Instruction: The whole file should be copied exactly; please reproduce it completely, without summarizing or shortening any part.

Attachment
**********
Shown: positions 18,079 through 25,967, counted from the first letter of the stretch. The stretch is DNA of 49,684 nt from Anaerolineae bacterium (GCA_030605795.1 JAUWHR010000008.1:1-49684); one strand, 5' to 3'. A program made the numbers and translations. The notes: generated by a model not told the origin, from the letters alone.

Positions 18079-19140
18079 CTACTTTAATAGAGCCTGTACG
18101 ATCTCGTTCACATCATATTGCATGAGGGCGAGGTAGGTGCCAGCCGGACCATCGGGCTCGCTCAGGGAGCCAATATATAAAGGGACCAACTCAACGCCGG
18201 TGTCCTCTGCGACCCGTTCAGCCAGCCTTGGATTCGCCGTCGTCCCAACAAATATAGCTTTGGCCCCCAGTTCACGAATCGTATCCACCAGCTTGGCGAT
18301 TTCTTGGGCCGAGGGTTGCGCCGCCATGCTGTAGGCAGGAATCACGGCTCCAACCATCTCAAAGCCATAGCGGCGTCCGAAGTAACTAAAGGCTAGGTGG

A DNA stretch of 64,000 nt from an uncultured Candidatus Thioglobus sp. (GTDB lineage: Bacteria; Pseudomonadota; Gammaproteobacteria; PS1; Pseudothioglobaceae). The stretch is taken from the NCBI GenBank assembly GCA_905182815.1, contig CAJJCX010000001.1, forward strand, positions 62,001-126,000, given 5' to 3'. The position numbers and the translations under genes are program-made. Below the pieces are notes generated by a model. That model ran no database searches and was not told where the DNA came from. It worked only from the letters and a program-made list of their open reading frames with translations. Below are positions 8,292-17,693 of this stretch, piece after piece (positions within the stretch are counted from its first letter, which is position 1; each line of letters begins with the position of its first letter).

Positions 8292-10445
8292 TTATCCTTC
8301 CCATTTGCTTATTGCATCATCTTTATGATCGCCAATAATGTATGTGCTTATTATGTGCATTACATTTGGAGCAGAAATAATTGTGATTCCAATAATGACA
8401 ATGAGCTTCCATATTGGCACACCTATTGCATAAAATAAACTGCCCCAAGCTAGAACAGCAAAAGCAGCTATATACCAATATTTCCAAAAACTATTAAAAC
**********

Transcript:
Shown: positions 18,079 through 25,967, counted from the first letter of the stretch. The stretch is DNA of 49,684 nt from Anaerolineae bacterium (GCA_030605795.1 JAUWHR010000008.1:1-49684); one strand, 5' to 3'. A program made the numbers and translations. The notes: generated by a model not told the origin, from the letters alone.

Positions 18079-19140
18079 CTACTTTAATAGAGCCTGTACG
18101 ATCTCGTTCACATCATATTGCATGAGGGCGAGGTAGGTGCCAGCCGGACCATCGGGCTCGCTCAGGGAGCCAATATATAAAGGGACCAACTCAACGCCGG
18201 TGTCCTCTGCGACCCGTTCAGCCAGCCTTGGATTCGCCGTCGTCCCAACAAATATAGCTTTGGCCCCCAGTTCACGAATCGTATCCACCAGCTTGGCGAT
18301 TTCTTGGGCCGAGGGTTGCGCCGCCATGCTGTAGGCAGGAATCACGGCTCCAACCATCTCAAAGCCATAGCGGCGTCCGAAGTAACTAAAGGCTAGGTGG

A DNA stretch of 64,000 nt from an uncultured Candidatus Thioglobus sp. (GTDB lineage: Bacteria; Pseudomonadota; Gammaproteobacteria; PS1; Pseudothioglobaceae). The stretch is taken from the NCBI GenBank assembly GCA_905182815.1, contig CAJJCX010000001.1, forward strand, positions 62,001-126,000, given 5' to 3'. The position numbers and the translations under genes are program-made. Below the pieces are notes generated by a model. That model ran no database searches and was not told where the DNA came from. It worked only from the letters and a program-made list of their open reading frames with translations. Below are positions 8,292-17,693 of this stretch, piece after piece (positions within the stretch are counted from its first letter, which is position 1; each line of letters begins with the position of its first letter).

Positions 8292-10445
8292 TTATCCTTC
8301 CCATTTGCTTATTGCATCATCTTTATGATCGCCAATAATGTATGTGCTTATTATGTGCATTACATTTGGAGCAGAAATAATTGTGATTCCAATAATGACA
8401 ATGAGCTTCCATATTGGCACACCTATTGCATAAAATAAACTGCCCCAAGCTAGAACAGCAAAAGCAGCTATATACCAATATTTCCAAAAACTATTAAAAC